5. Consider carefully your physical expression. Point 10In traditional worship services, movements such as standing, sitting, turning, and kneeling are all loaded with significance which doesn’t take a brain surgeon to decode.  Typical praise band service postures include closed eyes, raised hands, and ecstatic facial expressions, but what is the purpose and meaning of these?  Best case scenario:  The eyes are closed as in prayer, and the facial expressions stem from an earnestness of pleading.  But the lyrics of such songs generally express otherwise.  I grew up in charismatic churches, and based off my experience in multiple congregations, examination of song lyrics, and absorbing a significant quantity of their teaching, I can say with confidence that much of the time, the reasons are:  We close our eyes to tune out the world and focus on God, we raise our hands to receive God’s love or connect with Him in some intangible way to express our devotion, and the strained look is either the result of an intense spiritual experience of God’s presence or earnest longing for it.  These enthusiastic ideas of God meeting us apart from Word and Sacrament ought not be encouraged in our churches.  We must point our people to where Christ has promised to be found.  I’m not proposing a rule against closing our eyes while singing.  I’m suggesting we not be naive to what doing so has the potential to communicate about the nature of our worship practices.  Let us make more intentional use of gesture and posture to immerse our people in a spirituality that confesses the Gospel in purity, rather than defaulting to norms and patterns driven by revivalist subculture.  There are many techniques in our tradition that leverage movement and posture to focus attention on Christ and His cross, rather than push us deeper into our personal subjective experiences of spiritual ecstasy.  If we fail to make use of these, we miss a crucial discipleship opportunity and, in the context of praise band services, we open the door for a less than subtle endorsement of the Jesus who comes to us apart from Word and Sacrament.

Genuine, compelling artistry is prophetic, and speaks to the culture by challenging it, rather than acquiescing to its inherent propensity towards decay.  If your congregation is heading down the “contemporary” trail, led by their wet finger to the wind, I caution you to consider that the end of that trail is a cultural ghetto full of cliche and celebrity mimicry, which is just as foreign a language to unbelievers as traditional liturgy.  I humbly implore you to  consider these ten requests and contemplate how even slight application of them could enhance the worship life of your congregation.  But above all, know what you believe and why you believe it in order that you can test your worship practices by one criteria:  “What does this confess?”

In the congregation I serve as a musician, we use “praise band” type ensembles three out of four weekends a month.  We’ve labored hard to follow these ideals, and the result has been a more lively, vibrant, and organic worship culture than we could ever have achieved by simply splitting into separate “traditional” and “contemporary” services.  Our approach might best be described as “traditional worship integrating contemporary instrumentation and select modern hymnody.”  If your church uses a praise band, use it to support Word and Sacrament, not as a quasi-sacramental alternative spirituality.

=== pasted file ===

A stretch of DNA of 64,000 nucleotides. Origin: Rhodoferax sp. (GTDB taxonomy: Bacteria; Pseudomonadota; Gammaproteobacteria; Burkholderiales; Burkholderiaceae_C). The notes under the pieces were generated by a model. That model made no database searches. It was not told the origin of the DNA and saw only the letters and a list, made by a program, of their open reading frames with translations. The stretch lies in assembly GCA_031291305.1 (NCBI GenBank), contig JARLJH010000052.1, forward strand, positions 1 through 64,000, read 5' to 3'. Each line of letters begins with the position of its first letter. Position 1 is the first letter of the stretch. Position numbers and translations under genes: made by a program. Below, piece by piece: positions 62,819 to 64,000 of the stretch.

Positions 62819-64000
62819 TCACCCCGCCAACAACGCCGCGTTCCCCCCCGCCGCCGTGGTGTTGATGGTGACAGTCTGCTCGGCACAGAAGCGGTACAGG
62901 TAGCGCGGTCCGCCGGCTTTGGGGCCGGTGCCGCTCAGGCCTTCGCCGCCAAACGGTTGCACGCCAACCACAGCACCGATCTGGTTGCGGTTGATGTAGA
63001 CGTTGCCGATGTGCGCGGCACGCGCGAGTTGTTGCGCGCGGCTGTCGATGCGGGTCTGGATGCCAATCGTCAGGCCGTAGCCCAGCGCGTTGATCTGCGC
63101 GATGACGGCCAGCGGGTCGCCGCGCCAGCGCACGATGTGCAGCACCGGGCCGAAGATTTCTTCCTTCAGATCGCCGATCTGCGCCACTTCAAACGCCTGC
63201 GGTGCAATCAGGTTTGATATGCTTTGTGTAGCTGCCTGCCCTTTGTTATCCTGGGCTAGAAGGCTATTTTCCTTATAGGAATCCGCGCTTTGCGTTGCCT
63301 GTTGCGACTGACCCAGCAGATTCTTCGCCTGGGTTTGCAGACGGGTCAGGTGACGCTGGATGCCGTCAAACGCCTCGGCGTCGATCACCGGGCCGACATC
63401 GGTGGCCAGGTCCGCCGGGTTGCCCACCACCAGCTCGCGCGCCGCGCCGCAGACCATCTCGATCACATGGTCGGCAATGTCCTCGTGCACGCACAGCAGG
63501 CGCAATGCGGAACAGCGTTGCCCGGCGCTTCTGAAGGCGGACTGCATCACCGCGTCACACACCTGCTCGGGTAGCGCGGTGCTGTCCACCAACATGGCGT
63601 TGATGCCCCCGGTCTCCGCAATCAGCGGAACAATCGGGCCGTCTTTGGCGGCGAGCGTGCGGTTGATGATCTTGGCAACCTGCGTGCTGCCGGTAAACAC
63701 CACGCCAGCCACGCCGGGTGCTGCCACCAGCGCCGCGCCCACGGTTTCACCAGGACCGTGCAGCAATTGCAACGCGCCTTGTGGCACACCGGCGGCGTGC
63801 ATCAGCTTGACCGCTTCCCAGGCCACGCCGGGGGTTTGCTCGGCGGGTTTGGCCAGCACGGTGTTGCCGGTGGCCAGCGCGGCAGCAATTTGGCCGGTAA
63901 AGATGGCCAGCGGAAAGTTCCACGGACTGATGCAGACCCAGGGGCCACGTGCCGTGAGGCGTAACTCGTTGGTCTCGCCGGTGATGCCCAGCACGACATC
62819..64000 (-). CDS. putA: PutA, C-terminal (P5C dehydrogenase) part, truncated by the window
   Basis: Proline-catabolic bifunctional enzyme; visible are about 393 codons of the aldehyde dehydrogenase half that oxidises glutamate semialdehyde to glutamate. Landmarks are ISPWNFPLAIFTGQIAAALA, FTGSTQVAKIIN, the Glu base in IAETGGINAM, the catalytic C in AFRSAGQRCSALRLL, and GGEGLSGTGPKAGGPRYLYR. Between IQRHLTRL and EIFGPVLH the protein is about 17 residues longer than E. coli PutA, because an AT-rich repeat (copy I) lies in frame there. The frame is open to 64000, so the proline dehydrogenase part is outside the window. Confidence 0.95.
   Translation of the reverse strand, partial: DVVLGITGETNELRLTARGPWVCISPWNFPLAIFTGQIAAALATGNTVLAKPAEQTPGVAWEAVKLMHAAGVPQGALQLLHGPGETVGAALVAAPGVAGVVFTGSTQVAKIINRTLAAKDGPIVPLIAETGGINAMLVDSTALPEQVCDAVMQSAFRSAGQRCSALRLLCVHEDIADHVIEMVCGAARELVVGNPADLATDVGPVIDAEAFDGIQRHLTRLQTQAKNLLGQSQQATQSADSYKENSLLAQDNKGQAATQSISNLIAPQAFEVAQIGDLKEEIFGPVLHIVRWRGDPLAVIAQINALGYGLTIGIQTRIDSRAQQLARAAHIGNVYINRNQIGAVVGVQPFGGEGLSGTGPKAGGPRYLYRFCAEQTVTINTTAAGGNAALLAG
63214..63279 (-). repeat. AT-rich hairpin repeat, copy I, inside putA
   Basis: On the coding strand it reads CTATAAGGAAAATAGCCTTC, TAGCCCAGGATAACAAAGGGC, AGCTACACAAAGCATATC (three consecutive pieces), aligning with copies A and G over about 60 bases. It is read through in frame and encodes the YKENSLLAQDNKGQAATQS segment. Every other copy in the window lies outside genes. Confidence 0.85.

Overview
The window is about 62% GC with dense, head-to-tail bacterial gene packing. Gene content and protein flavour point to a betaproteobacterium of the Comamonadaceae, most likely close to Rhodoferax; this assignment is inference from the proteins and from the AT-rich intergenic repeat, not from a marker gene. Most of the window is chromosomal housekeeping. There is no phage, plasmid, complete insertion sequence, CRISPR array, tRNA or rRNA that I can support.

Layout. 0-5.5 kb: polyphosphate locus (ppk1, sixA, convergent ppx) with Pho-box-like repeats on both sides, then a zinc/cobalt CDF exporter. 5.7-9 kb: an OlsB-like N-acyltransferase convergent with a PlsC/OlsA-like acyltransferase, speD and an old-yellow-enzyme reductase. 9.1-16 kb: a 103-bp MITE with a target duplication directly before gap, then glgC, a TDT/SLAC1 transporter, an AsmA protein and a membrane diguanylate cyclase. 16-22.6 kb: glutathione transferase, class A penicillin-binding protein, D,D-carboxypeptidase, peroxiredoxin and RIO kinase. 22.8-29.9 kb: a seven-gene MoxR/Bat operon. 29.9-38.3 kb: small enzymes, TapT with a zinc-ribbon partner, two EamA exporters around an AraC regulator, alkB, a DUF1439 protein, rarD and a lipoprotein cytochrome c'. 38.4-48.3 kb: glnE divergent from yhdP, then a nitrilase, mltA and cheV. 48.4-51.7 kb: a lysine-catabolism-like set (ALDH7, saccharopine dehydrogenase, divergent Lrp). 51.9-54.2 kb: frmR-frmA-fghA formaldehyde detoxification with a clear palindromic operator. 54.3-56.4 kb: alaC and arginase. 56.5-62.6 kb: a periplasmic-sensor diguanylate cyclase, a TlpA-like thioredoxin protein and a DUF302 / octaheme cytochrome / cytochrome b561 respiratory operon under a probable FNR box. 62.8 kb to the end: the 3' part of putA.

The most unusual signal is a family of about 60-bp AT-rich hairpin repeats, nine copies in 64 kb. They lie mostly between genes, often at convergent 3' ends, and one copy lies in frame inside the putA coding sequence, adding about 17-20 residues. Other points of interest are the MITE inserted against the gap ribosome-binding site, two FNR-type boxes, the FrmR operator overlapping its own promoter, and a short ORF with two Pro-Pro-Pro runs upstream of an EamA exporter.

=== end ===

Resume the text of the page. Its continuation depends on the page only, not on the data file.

About Miguel Ruiz

Miguel Ruiz is a post-Evangelical adult convert to confessional Lutheranism and a vocational church musician. He is a commissioned Minister of Religion in the LCMS, serving Our Savior Lutheran Church and School in Centereach, New York, as the director of parish music and music teacher. His journey down the Wittenberg trail began when he was roused from his dogmatic slumber by the writings of Michael Spencer and Robbert Webber. After a period of Cartesian doubt seeking a confessional identity, he finally found his home in the Lutheran church. When he isn’t busy running upwards of 12 rehearsals a week, he loves writing as a way to interact with other perspectives and to pontificate on his doxological agenda. He enjoys exploring the treasury of 2000 years of sacred music, and has found his life’s calling as a cantor, with a mission to “put the Gospel on the lips of the people of God through song, that the Word might dwell in their hearts through faith.”

Comments

Ten Earnest Pleas for LCMS congregations that use “Praise Bands,” part two — 23 Comments

  1. Thanks for the two-part article. Could you provide video examples of how you do:

    “traditional worship integrating contemporary instrumentation and select modern hymnody.”

  2. Thanks, Miguel. I really like your ten recommendations. One of my personal “pet peeves” as a pastor with contemporary music are those LCMS churches that use contemporary music flippantly and without much thought to the long term ramifications of their choices. Choosing a popular melody and changing the lyrics is particularly irritating. I heard this done with Tom Petty’s “Free Falling”. It was changed to “Free to Praise Him”. Not only did this take me out of a place to worship, but it also ruined Tom Petty’s song for me on the radio. (Actually, I am not sure which part of that irritates me more!)